I saw this Larus dominicanus on my trip to Antarctica. The species is threatened by marine oil spills and suffers mortality from interactions with trawler warp cables (http://www.iucnredlist.org/details/22694329/0).
The taxonomy of Phalacrocorax atriceps is apparently very complicated. Much easier to say is that this one was quite happily settled between Adelié and Gentoo penguins, and getting on with breeding on Petermann Island in Antarctica.
It was a bit foggy in the Lemaire Channel. Navigating through this narrow piece of geography in between the Antarctic Peninsula and Booth Island, trying to evade the icebergs can’t have been easy, in the past or now.
The penguins themselves porpoised through the water. Or, when the fog lifted somewhat, we could see small colonies and the highways in between them. The ice floes were also good places to spot seals. This is a Weddell seal, I unfortunately missed the Leopard seal. Need to go again!
We had been cruising somewhere between the Antarctic Peninsula and Wiencke Island, when we hit ice. Its peculiar shape has led to its name, pancake ice. There was no continuous ice surface, just small floes and slush in between.
The ship had also been built to deal with exactly this kind of condition. Every now and then we could hear a loud, low-pitch bang – must have been biggisher pieces of ice.
So we spent time on deck, watching the ice, when someone pointed out a penguin swimming close to the ship. This was in itself quite rare, they tend to swim away. Then I took a picture of the penguin and won the bird jackpot of the trip. An Emperor, completely out of place. Their colonies are in other places on the continent. Birders pay tens of thousands of dollars to see them. I was the only one lucky enough to take a photo, and shared that on the Fram’s blog: http://mvfram.blogspot.com.ar/2014/12/a-busy-day-at-cuverville-and-almirante.html.
There was, however, a lot more to be seen, also some wildlife. Wilson’s Storm Petrels kept swooping by. On some bergs, penguins had settled down for a ride (look right). Blue ice could be seen more often. Further afield, big icebergs loomed, and sometimes you couldn’t really tell the difference between them and islands. Glaciers were everywhere. What I found, again, most fascinating were the sections of calm water, where the mountains and the ice mirrored in the sea. Can you find the ship in both photos?
Dear Reader, we’ve made it to http://en.wikipedia.org/wiki/Brown_Station). The station is manned only during summer. Otherwise, it belongs to Gentoo penguins, Snowy Sheathbills, Kelp Gulls and Blue-eyed Shags., welcome in Antarctica proper, continental, at Brown Station (wikipedia:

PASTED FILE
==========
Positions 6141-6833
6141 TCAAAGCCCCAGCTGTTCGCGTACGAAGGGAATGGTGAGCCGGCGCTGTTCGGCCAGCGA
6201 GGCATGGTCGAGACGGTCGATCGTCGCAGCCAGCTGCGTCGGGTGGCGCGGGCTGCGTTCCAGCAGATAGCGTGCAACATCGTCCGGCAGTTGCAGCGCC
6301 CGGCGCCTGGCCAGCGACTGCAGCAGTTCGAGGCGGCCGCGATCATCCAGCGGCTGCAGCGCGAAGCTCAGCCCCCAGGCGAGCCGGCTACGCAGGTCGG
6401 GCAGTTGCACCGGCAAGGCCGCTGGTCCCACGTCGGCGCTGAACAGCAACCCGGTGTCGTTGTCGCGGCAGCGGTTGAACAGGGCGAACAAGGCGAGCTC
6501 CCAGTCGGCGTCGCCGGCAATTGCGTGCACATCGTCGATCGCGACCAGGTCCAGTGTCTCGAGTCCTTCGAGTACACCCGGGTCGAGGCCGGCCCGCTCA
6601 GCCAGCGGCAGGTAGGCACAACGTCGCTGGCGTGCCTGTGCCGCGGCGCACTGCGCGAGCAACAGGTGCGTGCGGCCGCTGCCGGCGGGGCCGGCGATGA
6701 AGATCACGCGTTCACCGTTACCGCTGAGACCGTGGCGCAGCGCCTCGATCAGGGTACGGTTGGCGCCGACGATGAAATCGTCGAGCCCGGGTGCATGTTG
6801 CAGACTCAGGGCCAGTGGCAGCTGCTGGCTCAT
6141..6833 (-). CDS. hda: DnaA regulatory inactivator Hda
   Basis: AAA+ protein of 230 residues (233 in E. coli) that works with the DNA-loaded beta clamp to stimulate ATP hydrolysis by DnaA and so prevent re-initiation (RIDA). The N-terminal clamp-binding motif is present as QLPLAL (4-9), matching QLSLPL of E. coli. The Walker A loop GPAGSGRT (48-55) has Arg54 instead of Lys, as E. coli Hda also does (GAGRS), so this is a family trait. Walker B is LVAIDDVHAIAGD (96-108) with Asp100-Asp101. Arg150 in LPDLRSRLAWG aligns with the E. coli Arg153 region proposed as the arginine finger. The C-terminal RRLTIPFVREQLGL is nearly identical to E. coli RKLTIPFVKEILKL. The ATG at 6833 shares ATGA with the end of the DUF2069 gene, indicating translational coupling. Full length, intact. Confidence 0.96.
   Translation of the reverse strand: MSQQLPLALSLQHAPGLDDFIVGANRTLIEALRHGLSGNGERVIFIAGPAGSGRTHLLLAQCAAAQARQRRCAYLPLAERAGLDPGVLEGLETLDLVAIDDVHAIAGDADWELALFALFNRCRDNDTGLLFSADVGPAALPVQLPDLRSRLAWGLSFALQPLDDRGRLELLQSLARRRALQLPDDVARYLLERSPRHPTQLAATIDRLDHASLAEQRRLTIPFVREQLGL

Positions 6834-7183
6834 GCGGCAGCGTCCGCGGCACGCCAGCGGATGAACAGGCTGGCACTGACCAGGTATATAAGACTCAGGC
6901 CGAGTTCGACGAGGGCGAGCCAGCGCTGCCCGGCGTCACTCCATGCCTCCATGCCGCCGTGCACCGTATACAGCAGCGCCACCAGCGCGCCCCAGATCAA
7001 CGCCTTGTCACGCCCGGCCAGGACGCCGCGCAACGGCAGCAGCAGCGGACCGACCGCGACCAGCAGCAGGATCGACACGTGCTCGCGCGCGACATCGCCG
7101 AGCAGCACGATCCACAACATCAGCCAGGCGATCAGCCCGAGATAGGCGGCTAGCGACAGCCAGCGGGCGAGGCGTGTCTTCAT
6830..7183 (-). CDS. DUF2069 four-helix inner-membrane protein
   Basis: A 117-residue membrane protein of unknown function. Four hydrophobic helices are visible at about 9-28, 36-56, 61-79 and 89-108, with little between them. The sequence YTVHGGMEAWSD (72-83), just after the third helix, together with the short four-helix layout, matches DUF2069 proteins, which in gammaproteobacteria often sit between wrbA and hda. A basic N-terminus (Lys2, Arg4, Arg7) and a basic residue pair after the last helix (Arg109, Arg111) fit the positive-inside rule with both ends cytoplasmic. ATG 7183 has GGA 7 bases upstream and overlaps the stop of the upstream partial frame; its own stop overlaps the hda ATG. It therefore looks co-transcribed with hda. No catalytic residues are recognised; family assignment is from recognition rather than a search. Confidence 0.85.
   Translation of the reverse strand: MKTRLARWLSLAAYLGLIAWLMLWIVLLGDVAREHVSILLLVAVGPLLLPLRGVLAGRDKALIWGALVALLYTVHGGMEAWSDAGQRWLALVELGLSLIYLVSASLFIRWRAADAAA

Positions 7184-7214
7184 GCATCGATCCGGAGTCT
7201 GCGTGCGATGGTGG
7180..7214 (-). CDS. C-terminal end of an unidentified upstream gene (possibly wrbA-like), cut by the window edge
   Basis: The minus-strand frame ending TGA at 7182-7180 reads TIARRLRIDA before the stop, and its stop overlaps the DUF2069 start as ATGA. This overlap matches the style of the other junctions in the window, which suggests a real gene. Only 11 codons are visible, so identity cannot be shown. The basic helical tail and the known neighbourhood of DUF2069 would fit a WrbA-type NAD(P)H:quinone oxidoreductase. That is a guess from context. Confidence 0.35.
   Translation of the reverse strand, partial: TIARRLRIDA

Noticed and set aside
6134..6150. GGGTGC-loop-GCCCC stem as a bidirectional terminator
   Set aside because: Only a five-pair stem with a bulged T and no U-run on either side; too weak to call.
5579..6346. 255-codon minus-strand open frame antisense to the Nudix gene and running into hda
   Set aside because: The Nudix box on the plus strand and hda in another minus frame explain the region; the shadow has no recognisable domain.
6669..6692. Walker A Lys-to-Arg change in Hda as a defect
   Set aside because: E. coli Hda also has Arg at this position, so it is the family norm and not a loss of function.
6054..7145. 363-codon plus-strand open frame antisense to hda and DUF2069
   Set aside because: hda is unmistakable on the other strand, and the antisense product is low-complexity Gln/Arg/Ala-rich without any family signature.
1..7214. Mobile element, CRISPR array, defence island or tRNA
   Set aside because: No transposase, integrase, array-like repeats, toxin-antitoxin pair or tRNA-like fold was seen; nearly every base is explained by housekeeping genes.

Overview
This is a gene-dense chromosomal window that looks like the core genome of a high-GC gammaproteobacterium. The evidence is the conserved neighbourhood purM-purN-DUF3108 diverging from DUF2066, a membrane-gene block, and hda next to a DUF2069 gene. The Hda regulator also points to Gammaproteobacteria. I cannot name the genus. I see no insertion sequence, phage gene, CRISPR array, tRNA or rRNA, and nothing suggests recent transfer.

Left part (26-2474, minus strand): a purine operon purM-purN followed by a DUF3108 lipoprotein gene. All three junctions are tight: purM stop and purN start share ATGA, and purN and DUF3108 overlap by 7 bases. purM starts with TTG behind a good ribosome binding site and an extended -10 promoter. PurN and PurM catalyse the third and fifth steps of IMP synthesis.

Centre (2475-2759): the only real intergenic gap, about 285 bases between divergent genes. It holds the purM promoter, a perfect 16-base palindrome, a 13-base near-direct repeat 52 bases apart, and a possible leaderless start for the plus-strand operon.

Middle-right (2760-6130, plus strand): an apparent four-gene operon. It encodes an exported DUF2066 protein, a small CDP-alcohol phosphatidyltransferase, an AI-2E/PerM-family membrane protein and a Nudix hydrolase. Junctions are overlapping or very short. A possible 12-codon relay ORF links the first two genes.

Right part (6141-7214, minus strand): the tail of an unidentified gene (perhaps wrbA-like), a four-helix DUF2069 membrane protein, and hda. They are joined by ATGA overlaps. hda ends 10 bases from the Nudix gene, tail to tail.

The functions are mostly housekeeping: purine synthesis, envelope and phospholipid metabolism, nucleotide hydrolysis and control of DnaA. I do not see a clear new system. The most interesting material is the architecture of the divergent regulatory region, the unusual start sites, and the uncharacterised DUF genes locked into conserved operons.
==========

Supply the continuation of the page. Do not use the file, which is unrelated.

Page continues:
It’s always good to know where you are in the world.
Cuverville Island is a small island in the Errera Channel just off the Antarctic Peninsula. It is home to a lot of ice and several thousand Gentoo penguins, who have built highways in the snow. You can clearly recognise the penguin paths.
The expedition team consisted of about a dozen people hailing from three different continents. They were basically the people we could approach about anything and everything. We could visit their lectures at ‘Fram University’. Topics reached from photography via the history of whaling to navigation and all kinds of biological and geological topics.
They also had to do a lot of paperwork with passengers booking excursions or flights.
At every landing site, they kept in touch with each other and the ship. It never felt like Big Brother, though, and passengers knew they were safe.
We could always approach the team with whatever silly question there was to be asked. They had answers to the most outlandish query! (How many feathers are there on one square centimeter of penguin body? Up to 46000!)
They also made sure that we were safe from fur seals, and vice versa that the wildlife was safe from us. We had to follow red flags for guidance and keep our distance from animals and birds according to IAATO guidelines. Just sometimes the wildlife didn’t stick to the guidelines, and then it got really exciting!
At landing sites, their life was not always sunshine. We had lots of elderly passengers, 80 or more years old, so the team had to prepare paths. Depending on the site, they also had to stand in 1°C cold water to help people entering or leaving the polarcircle boats. Of course they were well equipped for those conditions, but standing knee-deep in icewater for three or four hours is not fun.
But then, there are certain perks that come with the job, the weather and the wildlife.
Thank you, expedition team! You were the icing on the cake.